2. Learners will agree or disagree with the following statements by moving to a designated side of the classroom: A) People are poor because they are lazy.B) When people are poor, the government should provide assistance.C) It is the responsibility of citizens to provide a safety net of services for the people whose needs are not met by government assistance.D) There are people in our community that need help.

    • Call the class together as a group and ask them where people who need help go today in their community. Responses should indicate retention of knowledge gained in Lesson One: Hmmm — What is Philanthropy?
    • Assign the portion of their United States History textbook that deals with Lyndon Johnson's Great Society. Give each learner a copy of the guided practice, labeled Attachment One: Great Society Guided Practice Activity.
    • Teacher will ask the learners in class discussion to explain the historical roots of Johnson's Great Society through his War on Poverty Programs as defined in their American history textbook. Ask specifically about: A) Food StampsB) MedicareC) School Breakfast ProgramD) Head Start
    • For homework, arrange learners into groups of four to find the following information, using the referenced web pages or information from the school media center or public library about the programs identified above. A) Qualifications for assistance?B) The number of recipients of each program? Nation______ Our State_______C) The amount of money being spent in each programD) Current legislation or proposed legislation and the changes proposed?E) Where to obtain these programs in their community or closest location to them?Class Session TwoPrior to session the Instructor is to view information at http://www.census.gov/hhes/poverty/census/cphl162.html and develop a sheet of information with the statistics on poverty in the United States since 1960. It is advised that you produce the information from 1970, 1980, 1990 and 2000 in table form.Anticipatory Set: Place four large sheets of paper around the room. Have each group go to a sheet with the name of their program written on the top. Have the groups place the answers to the five questions. Have a reporter from each group share their findings with the entire class.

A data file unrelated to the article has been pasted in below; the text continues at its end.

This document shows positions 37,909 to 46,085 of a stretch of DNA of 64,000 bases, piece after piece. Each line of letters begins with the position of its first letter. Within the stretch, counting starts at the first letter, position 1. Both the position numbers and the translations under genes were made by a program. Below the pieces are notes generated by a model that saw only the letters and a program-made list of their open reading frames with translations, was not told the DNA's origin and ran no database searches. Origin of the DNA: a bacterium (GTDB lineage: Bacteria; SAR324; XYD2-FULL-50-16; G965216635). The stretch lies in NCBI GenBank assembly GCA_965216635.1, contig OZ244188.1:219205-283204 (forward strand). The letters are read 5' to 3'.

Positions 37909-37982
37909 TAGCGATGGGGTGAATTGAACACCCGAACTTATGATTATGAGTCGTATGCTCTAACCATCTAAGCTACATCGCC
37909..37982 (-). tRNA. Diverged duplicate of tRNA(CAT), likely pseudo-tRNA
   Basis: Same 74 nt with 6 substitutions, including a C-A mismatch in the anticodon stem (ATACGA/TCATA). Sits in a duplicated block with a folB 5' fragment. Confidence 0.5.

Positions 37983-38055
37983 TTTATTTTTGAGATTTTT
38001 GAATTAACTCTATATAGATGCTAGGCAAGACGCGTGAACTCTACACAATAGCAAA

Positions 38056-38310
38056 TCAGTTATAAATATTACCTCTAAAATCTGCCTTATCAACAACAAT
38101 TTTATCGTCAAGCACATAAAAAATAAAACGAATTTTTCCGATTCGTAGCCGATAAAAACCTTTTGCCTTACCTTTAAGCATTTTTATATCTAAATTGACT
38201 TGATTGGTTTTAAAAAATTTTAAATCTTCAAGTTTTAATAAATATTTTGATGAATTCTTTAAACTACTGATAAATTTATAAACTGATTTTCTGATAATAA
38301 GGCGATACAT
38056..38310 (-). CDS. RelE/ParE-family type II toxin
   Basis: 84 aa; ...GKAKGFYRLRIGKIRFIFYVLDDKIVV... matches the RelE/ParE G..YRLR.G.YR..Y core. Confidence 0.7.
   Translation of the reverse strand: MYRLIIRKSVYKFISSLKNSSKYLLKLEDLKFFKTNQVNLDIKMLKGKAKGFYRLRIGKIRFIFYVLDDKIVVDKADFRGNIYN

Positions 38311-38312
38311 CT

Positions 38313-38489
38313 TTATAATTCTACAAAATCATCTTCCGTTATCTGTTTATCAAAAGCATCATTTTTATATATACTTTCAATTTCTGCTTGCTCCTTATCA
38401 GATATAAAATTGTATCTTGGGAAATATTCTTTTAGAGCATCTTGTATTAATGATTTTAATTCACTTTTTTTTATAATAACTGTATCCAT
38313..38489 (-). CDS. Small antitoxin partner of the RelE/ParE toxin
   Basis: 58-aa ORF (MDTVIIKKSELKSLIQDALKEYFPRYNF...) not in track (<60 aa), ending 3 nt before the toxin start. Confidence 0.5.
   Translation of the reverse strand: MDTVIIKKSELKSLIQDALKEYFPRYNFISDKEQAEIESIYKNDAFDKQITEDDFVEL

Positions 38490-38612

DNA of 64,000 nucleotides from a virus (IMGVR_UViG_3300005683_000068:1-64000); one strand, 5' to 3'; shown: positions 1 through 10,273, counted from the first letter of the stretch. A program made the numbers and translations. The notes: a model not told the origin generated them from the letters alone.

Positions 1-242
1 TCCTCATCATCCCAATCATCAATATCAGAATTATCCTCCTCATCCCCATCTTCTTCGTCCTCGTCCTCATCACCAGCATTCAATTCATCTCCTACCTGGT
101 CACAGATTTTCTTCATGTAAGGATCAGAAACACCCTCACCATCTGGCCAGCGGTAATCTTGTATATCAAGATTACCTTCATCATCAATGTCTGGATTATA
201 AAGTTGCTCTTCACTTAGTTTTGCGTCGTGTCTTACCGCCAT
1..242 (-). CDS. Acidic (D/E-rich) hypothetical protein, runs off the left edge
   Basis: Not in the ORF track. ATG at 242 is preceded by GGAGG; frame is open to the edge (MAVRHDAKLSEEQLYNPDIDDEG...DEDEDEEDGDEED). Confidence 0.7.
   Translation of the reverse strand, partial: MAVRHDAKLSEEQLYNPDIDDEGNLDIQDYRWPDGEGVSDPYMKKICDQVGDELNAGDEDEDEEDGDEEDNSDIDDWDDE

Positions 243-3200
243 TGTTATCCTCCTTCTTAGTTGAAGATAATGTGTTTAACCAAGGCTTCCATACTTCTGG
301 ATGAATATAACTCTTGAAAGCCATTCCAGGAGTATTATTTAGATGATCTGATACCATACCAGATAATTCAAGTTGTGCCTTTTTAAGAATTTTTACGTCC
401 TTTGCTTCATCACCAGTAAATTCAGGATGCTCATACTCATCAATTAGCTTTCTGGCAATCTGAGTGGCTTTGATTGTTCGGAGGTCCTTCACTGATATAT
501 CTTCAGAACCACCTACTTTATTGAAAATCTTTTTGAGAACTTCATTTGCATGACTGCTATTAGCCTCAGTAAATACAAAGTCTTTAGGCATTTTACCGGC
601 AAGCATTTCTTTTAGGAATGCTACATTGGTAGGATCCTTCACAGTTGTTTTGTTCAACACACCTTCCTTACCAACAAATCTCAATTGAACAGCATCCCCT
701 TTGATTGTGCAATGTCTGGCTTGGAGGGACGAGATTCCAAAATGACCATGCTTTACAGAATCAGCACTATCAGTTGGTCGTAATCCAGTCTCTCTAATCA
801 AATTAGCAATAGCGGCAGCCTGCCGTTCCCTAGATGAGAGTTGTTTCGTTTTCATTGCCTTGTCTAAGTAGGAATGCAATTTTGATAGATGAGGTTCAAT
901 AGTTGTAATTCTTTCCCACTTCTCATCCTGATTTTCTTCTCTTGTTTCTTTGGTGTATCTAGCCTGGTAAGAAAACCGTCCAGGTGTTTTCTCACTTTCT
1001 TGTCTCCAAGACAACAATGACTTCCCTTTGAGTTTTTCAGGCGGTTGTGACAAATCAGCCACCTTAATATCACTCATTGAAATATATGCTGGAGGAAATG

• Ask learners if they believed Great Society programs succeeded in eliminating poverty.